News: Tomahawk BN partners with Japanese GSDF for Rising Thunder
Story by Sgt. Mark Miranda
YAKIMA TRAINING CENTER, Wash. – The 2nd Battalion, 23rd Infantry Regiment was the I Corps unit partnered with Japan’s 5th Infantry Regiment for combined arms live-fire exercises Sept. 21 at Yakima Training Center, Wash. The exercise, Operation Rising Thunder, is part of annual training conducted by the Japanese Ground Self Defense Force.
Precisely at 6:00 a.m., the still-dark ranges come to life with the sound of artillery rounds firing and impacting. A pair of illumination rounds fall, cutting the darkness with white light streaks.
“Right on the dot, 0600. From what I’ve seen, [the Japanese soldiers] are very deliberate, very thorough, very detail-oriented,” said Lt. Col. Thomas Feltey, commander of 2nd Battalion, 23rd Infantry Regiment, the I Corps unit partnered with Japan’s 5th Infantry Regiment for the morning’s live-fire exercises Sept. 21 at Yakima Training Center, Wash.
The barrage continues, as more than 300 Japanese soldiers assigned to their Ground Self Defense Force wait to take part in the next phase of a SOSRA (suppress, obscure, secure, reduce and assault) and move closer toward their objective high ground.
Strykers from 2nd Bn., 23rd Inf. Regt. “Tomahawk” approach from the right, firing at targets,while from the left, a formation of Japanese Komatsu Light Armored Combat Vehicles armed with 12.7 mm machine guns or automatic 40 mm grenade launchers do the same.
Japanese soldiers quickly dismount and fire anti-tank missiles at the targets that pop-up on the range.
Moments after the 2-23 unit sends mortar rounds downrange, two Japanese AH-1 Cobra helicopters fly in to take out additional targets.
“It’s a lot of firepower going off all at once, and the Japanese have been great about integrating their forces out here,” said Feltey.
This combined arms live-fire exercise, part of Operation Rising Thunder, is a Japanese GSDF military exercise conducted annually at Yakima Training Center. It consists of static ranges, combined arms ranges and live-fire exercises.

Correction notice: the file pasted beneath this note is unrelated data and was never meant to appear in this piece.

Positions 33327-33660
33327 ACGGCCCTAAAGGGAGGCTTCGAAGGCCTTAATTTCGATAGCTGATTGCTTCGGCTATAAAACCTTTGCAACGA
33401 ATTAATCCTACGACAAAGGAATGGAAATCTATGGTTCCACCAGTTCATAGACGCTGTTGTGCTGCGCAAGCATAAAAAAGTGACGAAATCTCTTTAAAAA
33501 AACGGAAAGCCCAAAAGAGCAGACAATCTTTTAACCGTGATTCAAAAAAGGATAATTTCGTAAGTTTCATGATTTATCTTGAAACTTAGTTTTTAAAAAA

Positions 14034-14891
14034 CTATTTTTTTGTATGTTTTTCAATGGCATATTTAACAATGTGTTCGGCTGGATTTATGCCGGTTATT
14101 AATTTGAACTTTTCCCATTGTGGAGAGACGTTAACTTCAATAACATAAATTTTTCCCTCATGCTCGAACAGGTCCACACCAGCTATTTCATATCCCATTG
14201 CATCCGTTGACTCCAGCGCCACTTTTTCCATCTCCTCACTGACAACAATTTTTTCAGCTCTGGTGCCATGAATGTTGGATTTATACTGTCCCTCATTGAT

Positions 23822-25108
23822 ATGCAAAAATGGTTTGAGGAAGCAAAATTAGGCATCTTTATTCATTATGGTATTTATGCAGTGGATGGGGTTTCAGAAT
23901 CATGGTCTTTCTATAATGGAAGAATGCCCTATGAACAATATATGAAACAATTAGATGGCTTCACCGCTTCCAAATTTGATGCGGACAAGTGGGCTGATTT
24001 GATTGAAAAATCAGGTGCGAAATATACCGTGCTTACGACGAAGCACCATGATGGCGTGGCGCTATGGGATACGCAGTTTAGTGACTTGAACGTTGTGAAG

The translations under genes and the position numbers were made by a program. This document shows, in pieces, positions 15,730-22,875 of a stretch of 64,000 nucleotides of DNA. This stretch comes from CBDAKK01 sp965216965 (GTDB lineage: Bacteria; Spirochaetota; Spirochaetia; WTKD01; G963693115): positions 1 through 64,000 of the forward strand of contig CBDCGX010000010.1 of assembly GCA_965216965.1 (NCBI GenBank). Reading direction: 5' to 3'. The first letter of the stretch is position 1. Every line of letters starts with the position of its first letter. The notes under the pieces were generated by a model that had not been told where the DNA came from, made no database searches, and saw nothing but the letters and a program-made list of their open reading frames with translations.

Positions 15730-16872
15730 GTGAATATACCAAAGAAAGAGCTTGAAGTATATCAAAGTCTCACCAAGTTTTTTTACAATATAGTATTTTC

“It’s a joint operation - we feed a little off each other to learn new tactics. We’re helping them train for their homeland defense,” said Sgt. Todd Ten-Napel, an infantryman from Tacoma, Wash., with B Company, 2nd Bn., 23rd Inf. Regt.
“We helped them with their close-quarters battle drills and showed them some of our modern techniques to clear rooms, stack on walls, and clear sectors,” Ten-Napel added.
For Pvt. Kirk Calabrese, an infantryman from Summerville, Ga., with only six months in the Army, it was a much-needed first training exercise. He felt it was important to train as part of the unit, which has recently returned from deployment to Afghanistan.
“I absolutely needed this; relying on that team work to help me learn how to be on point and how to do my job better. It’s been a really interesting experience working with the Japanese and seeing the kind of equipment they bring to a fight,” Calabrese said.
Traditionally, I Corps units only provided logistical support for Rising Thunder. This is the first year that Rising Thunder was conducted as bilateral training for the JGSDF and an I Corps maneuver unit.
The JGSDF element is smaller this year due to the tsunami that hit Japan earlier in the year.
“Most of their resources are currently dedicated to their country’s relief efforts, and they had to come to this exercise with a lot of their second-string equipment, but [the Japan 5th Inf. Regt.] came out and trained hard all the same,” said Capt. Reed Markham, commander of B Company, 2nd Bn., 23rd Inf. Regt.
“We accomplished our [training] objectives. And any time you can partner with a foreign army and train to be a multi-national force, it’s definitely something special,” said Markham, a native of Shreveport, La.
The Japanese task force that came to Yakima to conduct training consisted of an infantry company, which includes a heavy mortar platoon and anti-tank platoon, an armor company and a field artillery battery. Also taking part was an aviation unit consisting of three AH-1 Cobra attack helicopters and two UH-1 Iroquois utility helicopters.
“This bi-lateral exercise was a very good opportunity. I was impressed with the professionalism of U.S. soldiers and this training was very beneficial to us,” said Col. Teruo Nishiobino, commander of the JGSDF, 5th Infantry Regiment.
The 5th Inf. Reg. is based out of the city of Aomori in northern Japan. The unit falls under the 9th Infantry Division, which has deployed in support of Operation Iraqi Freedom, and more recently to Rikuzentakada, Japan, to aid in the tsunami disaster relief efforts.